• mansfieldpark

    “What the country needs” is not “a comprehensive child care bill”– what the country needs is for the economy to return to the place where one salary can support a middle class life, so that parents can care for their own children. Until that’s possible, if we’re going to subsidize childcare, then we can subsidize meaningful, real-life parental leave, full stop. This seems like common sense to me, but somehow we’ve all drunk the kool aid and believe we need to work within the system that exists.

  • ca

    Agreed about the two weeks. The first sign of animosity is the last time I would leave my child with anyone.

    It’s unfortunate that so many domestic workers, and not just nannies but housekeepers also, are mistreated. Growing up my family employed a Nicaraguan immigrant to clean our house. She was living with her sponsor, who treated her like a slave. She had no way out. If she crossed her sponsor her chances for citizenship would have been gone. My family helped her study and gain citizenship, co-signed a loan and helped her start her own housecleaning business. She is now very successful and has legally brought many of her family members and friends to this country.

    When my daughter was born we employed a nanny who, three years later, is still a part of our family even though she hasn’t been our nanny for a couple years. Since my parents took seriously the responsibility of teaching me how to treat other humans, I had a wonderful relationship with our nanny. We drew up a contract when we hired her that we both signed so everyone was clear on their rights and responsibilities and we made sure to be understanding about sick days and vacations. And she did the same. In fact she would often comment that subsequent families treated her like “the help.” I have never understood how anyone could mistreat the person who cares for their children. The decision to continue to work was a difficult one, as far as I was concerned the person who was caring for my child needed to be as well loved and supported as possible so she could do the best job possible. Ultimately treating nannies like humans is all part of being a good parent and a good human.

    That said, there are many families, like ours, who could not afford the quality of care we received if government regulations require us to provide healthcare, for example. The “under the table” nature of the business relationship works in much the same way that tips for restaurant workers does. We made sure we reported all our nannies wages, but there are many families for whom regulations could force their children into sub-par day cares. Even though nannies are often more expensive that is not always the case, especially when the nanny is a friend or relative. Would regulations actually cost some people jobs? 40% isn’t exactly a majority. That means that 60%, in New York City alone, still aren’t getting benefits. Will that 60% in New York City keep their jobs? What about the rest of the state? Gonzales “isn’t too worried” about that 60% and more? And what about paid family arrangements? What, exactly, would happen there?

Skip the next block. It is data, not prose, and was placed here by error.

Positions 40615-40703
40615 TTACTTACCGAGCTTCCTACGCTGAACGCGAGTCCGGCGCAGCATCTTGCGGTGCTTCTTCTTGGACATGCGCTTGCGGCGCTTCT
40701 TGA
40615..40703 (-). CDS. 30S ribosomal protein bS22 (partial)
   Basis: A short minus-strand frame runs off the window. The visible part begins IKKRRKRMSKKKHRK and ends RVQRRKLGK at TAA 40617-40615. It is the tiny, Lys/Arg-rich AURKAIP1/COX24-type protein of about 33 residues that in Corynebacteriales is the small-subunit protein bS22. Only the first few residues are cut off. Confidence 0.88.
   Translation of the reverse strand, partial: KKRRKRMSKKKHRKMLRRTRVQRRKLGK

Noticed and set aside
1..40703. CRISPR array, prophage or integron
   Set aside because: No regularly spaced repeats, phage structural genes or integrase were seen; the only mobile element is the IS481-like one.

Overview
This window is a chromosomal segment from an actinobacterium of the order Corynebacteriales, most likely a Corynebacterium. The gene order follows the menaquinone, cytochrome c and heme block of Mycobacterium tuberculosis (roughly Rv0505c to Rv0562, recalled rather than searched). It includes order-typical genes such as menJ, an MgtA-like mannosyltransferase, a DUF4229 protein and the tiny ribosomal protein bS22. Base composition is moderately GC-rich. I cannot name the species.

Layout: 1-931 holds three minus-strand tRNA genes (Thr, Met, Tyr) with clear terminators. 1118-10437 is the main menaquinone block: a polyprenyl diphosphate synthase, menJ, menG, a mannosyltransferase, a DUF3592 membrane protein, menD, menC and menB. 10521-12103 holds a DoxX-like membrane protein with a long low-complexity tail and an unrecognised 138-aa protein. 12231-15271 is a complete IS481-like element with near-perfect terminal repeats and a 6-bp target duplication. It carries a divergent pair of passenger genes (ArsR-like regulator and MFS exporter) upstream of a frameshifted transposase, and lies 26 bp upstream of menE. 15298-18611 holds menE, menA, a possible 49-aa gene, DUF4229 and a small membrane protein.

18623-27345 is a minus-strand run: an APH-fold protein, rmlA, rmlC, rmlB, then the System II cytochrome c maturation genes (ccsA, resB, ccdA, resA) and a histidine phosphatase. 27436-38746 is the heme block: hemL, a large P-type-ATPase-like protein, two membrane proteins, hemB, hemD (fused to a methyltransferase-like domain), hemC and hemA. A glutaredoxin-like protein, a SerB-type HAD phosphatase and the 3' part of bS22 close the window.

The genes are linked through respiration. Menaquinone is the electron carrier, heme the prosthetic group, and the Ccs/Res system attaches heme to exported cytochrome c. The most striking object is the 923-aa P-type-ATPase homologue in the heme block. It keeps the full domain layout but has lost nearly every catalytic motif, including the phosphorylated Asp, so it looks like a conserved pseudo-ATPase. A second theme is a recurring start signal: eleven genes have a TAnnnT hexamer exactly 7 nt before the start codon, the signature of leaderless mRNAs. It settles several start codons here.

I think regulation is much needed and long overdue to protect the basic human rights of domestic workers. However the spectrum of circumstances that could be affected is broad and careful data collection and analysis should occur before any legislation is passed. And legislation should be fair to all parties.

  • tb

    “What’s the alternative?” she asked. “That abuse continues because employers want to maintain their lifestyle on the backs of someone else?” Are you kidding me? We support a woman generously and work our asses off to maintain a normal life. To say that we are doing this on the “back” of someone else is insane.

  • DM

    Why the spotlight here? There are millions of underpaid people in this country. Migrant laborers making less than minimum wage with inconsistent hours doing backbreaking outdoor labor with no healthcare, for example.

    The nannys here are making more than minimum wage. But here, the cheap labor is in place to benefit women who are trying to work. I guess that supporting a typical middle-class mother’s ability to work is less important than having cheap fruit.

    I think that until there is a federal program that supports working women, any crackdown on this sector is a misplaced priority.

  • argument online job news